This film has the unfortunate position of being the second film in a trilogy. Director Peter Jackson has divided the classic J. R. R. Tolkien novel into three parts. In the first film, An Unexpected Journey, Bilbo (Martin Freeman) joins a band of 13 dwarves on a quest to reclaim their homeland. The film ends with the group seeing the Lonely Mountain in the distance. The Desolation of Smaug continues to follow the crew on their journey to the Lonely Mountain, which happens to be the lair of the hibernating, fire-breathing dragon Smaug (voiced by Benedict Cumberbatch).
This is a classic action adventure story. The heroes are chased by Orcs and caught by spiders; they barely escape from the dungeons of the wood elves, and they float down the river in wine barrels. All without the protection of Gandalf (Ian McKellan), who has left to discover how bad the bad guys really are. A run-in with the wood elves allows the screenwriters to introduce Legolas (Orlando Bloom) and Tauriel (Evangeline Lilly), hinting at a love story.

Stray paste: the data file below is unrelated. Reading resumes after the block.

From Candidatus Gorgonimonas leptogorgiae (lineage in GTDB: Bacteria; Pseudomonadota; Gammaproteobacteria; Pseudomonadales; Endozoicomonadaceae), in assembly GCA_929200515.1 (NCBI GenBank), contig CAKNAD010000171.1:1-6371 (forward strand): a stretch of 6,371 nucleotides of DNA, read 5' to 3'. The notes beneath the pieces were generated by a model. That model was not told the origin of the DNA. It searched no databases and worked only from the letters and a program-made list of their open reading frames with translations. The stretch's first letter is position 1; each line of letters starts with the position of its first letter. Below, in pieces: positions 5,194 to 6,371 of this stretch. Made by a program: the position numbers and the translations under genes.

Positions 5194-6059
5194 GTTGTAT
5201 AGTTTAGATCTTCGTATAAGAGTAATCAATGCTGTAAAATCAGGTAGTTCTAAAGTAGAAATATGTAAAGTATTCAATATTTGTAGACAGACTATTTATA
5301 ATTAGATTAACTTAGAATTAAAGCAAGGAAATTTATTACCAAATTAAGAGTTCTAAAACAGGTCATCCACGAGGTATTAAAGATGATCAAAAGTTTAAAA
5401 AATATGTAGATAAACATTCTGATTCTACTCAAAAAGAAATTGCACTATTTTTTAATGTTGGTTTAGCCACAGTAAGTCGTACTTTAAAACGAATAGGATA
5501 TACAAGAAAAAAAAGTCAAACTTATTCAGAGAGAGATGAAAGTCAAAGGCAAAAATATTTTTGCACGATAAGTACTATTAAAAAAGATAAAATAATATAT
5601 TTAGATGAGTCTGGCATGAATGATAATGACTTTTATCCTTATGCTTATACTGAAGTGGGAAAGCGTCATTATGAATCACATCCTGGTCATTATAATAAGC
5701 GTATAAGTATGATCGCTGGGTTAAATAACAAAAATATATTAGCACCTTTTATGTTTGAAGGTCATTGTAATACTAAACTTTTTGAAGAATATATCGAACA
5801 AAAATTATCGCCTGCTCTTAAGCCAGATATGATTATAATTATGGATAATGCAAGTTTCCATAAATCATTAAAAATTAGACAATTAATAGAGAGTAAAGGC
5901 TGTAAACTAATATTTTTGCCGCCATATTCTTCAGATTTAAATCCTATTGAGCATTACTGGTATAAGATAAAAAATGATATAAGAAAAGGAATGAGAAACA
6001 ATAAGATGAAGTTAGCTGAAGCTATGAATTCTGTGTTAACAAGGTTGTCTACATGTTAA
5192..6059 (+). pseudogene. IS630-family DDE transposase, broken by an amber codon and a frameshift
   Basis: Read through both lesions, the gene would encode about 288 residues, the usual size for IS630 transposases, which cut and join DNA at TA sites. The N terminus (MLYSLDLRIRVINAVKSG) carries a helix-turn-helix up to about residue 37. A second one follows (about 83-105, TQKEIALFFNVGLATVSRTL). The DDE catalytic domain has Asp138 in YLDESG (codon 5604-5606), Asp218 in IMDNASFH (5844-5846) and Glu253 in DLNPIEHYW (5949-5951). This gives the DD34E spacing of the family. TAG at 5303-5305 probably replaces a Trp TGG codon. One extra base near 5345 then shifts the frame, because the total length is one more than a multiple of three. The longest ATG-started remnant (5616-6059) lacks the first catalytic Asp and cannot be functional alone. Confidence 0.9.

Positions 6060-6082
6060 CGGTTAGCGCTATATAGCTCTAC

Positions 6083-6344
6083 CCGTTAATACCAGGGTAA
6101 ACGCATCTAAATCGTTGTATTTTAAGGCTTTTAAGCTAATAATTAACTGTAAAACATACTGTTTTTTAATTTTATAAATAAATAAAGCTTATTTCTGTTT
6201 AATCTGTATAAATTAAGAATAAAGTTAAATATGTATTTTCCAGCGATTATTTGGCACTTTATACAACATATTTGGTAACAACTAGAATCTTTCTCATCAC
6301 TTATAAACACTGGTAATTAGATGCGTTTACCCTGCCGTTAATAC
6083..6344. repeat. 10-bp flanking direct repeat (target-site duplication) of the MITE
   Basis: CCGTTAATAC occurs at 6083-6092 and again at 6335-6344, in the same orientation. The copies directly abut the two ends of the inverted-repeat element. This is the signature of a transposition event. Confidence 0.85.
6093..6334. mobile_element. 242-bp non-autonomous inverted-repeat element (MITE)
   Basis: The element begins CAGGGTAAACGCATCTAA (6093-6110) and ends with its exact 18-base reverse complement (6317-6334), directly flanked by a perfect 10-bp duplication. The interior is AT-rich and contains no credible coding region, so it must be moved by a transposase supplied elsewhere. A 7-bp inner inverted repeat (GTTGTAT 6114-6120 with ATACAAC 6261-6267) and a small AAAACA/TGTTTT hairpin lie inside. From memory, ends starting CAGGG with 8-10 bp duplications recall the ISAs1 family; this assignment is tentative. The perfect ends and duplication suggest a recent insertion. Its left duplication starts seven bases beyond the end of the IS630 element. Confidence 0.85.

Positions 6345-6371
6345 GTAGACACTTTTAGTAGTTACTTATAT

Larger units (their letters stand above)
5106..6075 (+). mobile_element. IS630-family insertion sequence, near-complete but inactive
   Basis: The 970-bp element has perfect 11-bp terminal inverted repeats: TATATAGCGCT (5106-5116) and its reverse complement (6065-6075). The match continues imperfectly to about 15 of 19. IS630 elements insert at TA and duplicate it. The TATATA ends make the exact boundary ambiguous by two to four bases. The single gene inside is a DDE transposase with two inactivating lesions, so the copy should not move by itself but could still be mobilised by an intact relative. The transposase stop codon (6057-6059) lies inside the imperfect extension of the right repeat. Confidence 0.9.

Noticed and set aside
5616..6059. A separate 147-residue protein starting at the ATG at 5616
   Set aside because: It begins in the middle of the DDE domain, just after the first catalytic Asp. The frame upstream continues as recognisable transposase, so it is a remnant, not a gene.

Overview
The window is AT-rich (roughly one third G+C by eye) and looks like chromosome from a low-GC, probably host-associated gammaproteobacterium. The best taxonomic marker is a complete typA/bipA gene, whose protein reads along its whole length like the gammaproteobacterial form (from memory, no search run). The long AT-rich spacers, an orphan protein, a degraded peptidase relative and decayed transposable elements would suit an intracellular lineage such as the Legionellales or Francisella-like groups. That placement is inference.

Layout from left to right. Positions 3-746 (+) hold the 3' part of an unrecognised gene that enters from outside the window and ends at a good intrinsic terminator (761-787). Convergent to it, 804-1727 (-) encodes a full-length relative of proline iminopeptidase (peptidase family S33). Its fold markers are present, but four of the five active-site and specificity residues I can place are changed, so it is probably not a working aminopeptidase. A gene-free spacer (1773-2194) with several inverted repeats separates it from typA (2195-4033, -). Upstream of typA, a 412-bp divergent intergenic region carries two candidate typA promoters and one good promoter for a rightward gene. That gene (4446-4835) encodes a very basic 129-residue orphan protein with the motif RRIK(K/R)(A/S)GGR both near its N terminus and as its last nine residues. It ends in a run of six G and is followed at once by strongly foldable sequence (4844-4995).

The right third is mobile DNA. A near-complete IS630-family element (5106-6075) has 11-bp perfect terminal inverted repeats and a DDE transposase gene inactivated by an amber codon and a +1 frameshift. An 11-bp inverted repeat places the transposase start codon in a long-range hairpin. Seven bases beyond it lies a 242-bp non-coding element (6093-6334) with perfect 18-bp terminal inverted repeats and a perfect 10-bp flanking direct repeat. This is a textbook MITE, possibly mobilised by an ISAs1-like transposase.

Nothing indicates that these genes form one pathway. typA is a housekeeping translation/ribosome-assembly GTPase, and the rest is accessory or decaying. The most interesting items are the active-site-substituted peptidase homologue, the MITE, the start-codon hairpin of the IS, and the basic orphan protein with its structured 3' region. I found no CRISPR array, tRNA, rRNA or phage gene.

Although the character development is inadequate, the film tells a compelling story. In a pop culture environment that often lacks fantastic, magical worlds, Middle-earth draws us into a vivid, enchanted space with a sense of mystery.
Ultimately, The Hobbit is a story told in the context of a struggle between good and evil. When Legolas suggests closing the wood elves off from outside dangers, Tauriel levels his argument with a simple question, “Are we not a part of this world?” Good and evil are at odds in our world too, and this story confronts us with the same deep question: how will our gifts and our small but significant vocations be a part of the quest toward the world that ought to be? (Warner Bros.)